In memoriam: Telo Training Crit

August 4, 2014 § 34 Comments

Born to Sam and Josephine Wannamaker sometime in the late 1980’s, and affectionately known as that “ass-pasting sorryfuk headwind beatdown in an office park,” Telo passed away peacefully on July 29, 2014 in Torrance, California at 6:00 PM when, for the first time in over 30 years, no one showed up.

Not even Brad “Elbows” House.

Telo was an incredible father to his several thousand lycra-clad children, all of whom showed up with dreams of victory and, for the most part, went home beaten and defeated. The unluckier ones went home with road rash and several thousand dollars worth of equipment damage.

Telo worked in the Tuesday Night Training Crit industry for over 30 years. He was truly a bike racer’s bike race, and left many an aspiring rider choking on his own puke, particularly after getting into an ill-advised break with Hair or Rudy. However, true to his training crit roots, Telo punished wheelsuckers just as much as those who braved the front. Every week for over thirty years countless wankers sat in the back “waiting for someone to bring back the break” only to find themselves part of a three-man flailaway, deserted by all and forced to quit early and take the shortcut home.

Telo’s greatest love was spending time with his family and friends, stomping on their genitals, and offering up a fun and rollicking 30-mph headwind on the backstretch. Telo loved nothing more than to watch a group of riders drill it on the tailwind, fantasizing that they were monsters, only to roll over and die when they hit the wall of wind half a lap later. Telo lived life to the fullest and he was always laughing and smiling at the misery of others.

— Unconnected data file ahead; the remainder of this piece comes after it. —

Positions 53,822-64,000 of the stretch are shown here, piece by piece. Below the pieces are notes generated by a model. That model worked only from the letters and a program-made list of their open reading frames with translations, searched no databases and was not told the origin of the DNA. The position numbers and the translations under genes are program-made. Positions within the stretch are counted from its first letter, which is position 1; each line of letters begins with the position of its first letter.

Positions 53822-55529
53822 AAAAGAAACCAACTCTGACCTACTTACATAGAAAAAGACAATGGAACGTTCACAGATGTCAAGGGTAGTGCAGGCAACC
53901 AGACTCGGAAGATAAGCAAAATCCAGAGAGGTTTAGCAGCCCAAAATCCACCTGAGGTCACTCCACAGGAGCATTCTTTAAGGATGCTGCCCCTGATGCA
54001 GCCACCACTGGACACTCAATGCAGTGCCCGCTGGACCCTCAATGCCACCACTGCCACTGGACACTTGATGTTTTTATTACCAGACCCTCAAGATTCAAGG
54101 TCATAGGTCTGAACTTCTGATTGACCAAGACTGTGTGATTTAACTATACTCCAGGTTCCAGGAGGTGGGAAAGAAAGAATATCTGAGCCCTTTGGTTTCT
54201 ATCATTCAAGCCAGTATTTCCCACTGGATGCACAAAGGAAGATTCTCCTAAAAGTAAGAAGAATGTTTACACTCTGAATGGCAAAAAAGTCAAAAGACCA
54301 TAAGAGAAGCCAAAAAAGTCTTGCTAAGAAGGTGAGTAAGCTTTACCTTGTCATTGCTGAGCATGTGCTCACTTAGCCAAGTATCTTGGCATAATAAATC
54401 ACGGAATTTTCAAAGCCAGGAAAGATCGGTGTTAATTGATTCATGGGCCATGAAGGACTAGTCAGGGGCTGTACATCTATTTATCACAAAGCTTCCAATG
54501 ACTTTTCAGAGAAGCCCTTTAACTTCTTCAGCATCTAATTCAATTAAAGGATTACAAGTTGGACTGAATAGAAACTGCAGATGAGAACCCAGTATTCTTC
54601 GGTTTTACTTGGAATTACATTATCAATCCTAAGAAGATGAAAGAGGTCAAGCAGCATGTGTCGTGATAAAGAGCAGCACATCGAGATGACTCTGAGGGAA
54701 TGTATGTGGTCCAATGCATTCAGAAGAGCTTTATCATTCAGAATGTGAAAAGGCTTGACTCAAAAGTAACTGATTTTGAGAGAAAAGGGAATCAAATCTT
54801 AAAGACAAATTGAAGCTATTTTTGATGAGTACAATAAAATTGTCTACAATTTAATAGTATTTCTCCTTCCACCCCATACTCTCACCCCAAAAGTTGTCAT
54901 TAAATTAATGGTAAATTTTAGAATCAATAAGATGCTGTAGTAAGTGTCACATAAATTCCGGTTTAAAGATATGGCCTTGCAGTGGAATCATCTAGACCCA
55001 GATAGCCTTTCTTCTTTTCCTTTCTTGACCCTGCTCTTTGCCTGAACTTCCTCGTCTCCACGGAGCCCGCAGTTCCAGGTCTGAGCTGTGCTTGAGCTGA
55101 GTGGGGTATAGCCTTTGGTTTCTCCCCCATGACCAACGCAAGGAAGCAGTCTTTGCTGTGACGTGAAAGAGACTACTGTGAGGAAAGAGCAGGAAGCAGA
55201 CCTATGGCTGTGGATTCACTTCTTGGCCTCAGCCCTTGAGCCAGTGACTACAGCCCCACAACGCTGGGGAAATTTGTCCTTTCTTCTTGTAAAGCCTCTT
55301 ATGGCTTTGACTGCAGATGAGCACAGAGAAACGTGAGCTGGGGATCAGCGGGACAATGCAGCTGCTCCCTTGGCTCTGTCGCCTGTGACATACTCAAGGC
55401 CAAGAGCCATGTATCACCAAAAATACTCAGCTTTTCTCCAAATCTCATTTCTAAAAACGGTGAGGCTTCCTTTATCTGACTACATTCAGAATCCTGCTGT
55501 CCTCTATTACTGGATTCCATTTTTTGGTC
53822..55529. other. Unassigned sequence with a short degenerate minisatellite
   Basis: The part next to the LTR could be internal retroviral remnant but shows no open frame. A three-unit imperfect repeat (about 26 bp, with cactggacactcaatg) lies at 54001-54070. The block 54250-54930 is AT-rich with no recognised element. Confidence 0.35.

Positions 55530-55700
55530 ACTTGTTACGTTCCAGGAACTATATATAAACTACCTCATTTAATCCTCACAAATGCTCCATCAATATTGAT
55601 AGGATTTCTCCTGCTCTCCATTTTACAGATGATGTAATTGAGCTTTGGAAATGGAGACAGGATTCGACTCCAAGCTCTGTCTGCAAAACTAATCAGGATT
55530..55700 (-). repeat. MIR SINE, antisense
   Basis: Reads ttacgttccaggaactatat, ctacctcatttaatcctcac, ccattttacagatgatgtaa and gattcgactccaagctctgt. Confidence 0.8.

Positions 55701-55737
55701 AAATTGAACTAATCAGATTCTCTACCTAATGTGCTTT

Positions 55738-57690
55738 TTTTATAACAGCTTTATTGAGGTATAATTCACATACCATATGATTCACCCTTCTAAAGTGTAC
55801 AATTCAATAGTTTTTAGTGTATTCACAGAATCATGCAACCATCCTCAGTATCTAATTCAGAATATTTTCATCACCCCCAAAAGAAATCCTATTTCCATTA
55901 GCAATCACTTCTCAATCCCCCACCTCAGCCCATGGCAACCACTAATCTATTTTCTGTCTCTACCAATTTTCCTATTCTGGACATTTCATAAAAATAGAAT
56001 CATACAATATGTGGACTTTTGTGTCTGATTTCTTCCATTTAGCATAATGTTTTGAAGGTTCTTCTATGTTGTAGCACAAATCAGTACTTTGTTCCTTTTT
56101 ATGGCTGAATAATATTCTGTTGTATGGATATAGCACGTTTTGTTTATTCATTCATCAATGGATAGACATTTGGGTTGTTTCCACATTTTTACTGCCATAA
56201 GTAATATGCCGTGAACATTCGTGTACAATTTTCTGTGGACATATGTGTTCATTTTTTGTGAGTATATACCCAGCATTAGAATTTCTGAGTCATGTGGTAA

Telo began to have health problems three years ago, when the already anemic South Bay racing community simply couldn’t “get it up” to go pound their brains out on Tuesday nights. Some pointed the finger at Telo’s nemesis known as NPR, a younger, more handsome and sexy group ride that took place on Tuesday mornings and seldom left any but the toughest with enough energy for Telo.

Still others claimed that Telo’s decline was the result of the Major Motion Tuesday Ride on the Parkway, which attracted bigger crowds, was slower, had lots of stop lights, and in which those who were shelled could sneak across the road and hop back in.

As Telo’s health declined, by 2014 the only people still showing up were Hair, Marco, Brad House, and one or two others. Telo leaves behind a void in our hearts that can never be filled, but he leaves us with his zest for life, spunky spirit and the ability to live life to the fullest.

Telo is survived by countless riders throughout California who left a little piece of their self-respect on Telo’s hallowed tarmac. A celebration of Telo’s life will be held wherever wankers are found and cold beer is served.

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